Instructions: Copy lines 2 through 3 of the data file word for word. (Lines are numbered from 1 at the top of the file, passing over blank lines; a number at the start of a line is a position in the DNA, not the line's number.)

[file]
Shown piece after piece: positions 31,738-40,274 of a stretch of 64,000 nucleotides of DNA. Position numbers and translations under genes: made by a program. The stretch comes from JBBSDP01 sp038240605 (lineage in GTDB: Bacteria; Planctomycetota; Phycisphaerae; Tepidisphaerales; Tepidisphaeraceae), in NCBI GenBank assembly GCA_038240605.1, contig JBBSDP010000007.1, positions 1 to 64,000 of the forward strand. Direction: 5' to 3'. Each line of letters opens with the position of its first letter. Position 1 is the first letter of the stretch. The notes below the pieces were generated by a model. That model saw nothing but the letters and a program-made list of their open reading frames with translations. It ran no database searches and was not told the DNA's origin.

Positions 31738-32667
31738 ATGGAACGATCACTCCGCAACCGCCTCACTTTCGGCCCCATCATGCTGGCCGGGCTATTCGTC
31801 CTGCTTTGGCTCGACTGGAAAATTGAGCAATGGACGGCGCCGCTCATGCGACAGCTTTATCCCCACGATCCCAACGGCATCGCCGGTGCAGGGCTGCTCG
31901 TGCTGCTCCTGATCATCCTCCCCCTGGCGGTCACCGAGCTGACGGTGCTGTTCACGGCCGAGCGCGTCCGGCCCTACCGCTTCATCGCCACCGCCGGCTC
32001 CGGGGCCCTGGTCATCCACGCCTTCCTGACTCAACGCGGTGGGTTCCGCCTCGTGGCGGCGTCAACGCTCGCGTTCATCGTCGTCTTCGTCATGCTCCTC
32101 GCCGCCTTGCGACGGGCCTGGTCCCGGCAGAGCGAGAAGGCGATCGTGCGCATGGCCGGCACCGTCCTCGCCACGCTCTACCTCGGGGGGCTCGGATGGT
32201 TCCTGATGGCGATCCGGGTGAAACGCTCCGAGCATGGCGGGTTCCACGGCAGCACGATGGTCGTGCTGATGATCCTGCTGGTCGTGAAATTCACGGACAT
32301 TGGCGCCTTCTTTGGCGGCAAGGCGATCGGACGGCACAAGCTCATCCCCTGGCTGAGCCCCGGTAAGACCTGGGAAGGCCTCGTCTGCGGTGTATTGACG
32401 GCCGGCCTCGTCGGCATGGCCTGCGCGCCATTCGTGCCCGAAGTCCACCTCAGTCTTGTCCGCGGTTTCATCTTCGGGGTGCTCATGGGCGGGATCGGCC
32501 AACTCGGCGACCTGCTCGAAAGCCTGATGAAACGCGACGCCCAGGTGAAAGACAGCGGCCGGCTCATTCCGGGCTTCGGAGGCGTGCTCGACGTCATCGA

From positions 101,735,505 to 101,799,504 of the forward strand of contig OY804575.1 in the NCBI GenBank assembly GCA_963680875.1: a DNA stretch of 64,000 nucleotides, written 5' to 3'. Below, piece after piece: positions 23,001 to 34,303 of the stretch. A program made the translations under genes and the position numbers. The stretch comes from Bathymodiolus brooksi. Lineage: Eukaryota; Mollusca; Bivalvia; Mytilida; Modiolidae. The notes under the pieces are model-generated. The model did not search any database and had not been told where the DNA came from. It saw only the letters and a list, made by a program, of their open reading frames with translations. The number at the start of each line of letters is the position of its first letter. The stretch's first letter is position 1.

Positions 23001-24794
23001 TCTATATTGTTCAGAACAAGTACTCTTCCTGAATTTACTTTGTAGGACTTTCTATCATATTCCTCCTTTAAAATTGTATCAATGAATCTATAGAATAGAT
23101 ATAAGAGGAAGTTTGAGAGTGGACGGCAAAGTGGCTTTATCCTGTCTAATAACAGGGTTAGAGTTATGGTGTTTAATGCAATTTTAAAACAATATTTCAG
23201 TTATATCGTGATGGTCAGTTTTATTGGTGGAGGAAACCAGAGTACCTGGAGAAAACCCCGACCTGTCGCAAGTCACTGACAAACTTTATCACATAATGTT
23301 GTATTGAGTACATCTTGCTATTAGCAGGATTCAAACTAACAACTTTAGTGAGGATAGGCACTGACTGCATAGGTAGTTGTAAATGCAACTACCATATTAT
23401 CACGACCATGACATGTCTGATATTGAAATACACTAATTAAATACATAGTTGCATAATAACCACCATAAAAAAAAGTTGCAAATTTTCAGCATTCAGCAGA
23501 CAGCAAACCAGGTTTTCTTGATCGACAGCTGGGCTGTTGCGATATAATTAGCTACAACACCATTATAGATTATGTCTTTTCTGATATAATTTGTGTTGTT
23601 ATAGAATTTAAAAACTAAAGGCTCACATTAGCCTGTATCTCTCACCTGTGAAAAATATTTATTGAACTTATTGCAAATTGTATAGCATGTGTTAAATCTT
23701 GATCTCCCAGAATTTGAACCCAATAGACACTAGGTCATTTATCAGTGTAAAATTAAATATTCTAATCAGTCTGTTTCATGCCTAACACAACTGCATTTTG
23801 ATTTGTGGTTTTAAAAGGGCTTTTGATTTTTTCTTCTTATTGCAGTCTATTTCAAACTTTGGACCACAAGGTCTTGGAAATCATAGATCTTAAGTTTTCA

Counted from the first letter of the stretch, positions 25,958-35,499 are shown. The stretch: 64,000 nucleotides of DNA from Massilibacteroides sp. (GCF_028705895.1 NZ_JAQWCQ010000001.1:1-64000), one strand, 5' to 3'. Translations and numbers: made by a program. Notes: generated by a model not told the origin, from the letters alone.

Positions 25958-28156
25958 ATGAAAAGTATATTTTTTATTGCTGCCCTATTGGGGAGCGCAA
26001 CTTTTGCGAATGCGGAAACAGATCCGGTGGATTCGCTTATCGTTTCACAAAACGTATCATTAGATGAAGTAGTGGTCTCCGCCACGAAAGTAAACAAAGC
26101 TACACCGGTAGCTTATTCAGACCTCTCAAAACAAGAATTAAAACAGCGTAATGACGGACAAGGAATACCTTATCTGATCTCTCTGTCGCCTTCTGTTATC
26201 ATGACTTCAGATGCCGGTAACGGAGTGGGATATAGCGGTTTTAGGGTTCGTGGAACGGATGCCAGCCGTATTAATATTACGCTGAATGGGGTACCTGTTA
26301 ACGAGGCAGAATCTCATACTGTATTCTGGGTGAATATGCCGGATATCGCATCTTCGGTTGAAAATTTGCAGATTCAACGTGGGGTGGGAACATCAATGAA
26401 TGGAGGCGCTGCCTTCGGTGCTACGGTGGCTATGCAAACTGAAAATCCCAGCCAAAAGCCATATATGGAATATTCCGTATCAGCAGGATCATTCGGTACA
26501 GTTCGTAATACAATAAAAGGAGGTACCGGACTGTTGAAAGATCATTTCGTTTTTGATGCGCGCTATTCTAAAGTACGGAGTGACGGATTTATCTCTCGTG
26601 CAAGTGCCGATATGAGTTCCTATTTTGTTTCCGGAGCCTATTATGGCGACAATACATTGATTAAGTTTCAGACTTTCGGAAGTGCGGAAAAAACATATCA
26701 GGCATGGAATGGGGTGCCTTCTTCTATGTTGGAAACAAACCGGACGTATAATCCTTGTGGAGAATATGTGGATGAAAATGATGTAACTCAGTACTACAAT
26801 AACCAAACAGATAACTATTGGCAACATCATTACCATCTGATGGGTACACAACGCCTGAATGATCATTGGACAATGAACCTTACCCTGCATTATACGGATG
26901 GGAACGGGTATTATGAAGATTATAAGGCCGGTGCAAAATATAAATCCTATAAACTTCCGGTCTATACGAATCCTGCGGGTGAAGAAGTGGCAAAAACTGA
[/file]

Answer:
Positions 31738-32667
31738 ATGGAACGATCACTCCGCAACCGCCTCACTTTCGGCCCCATCATGCTGGCCGGGCTATTCGTC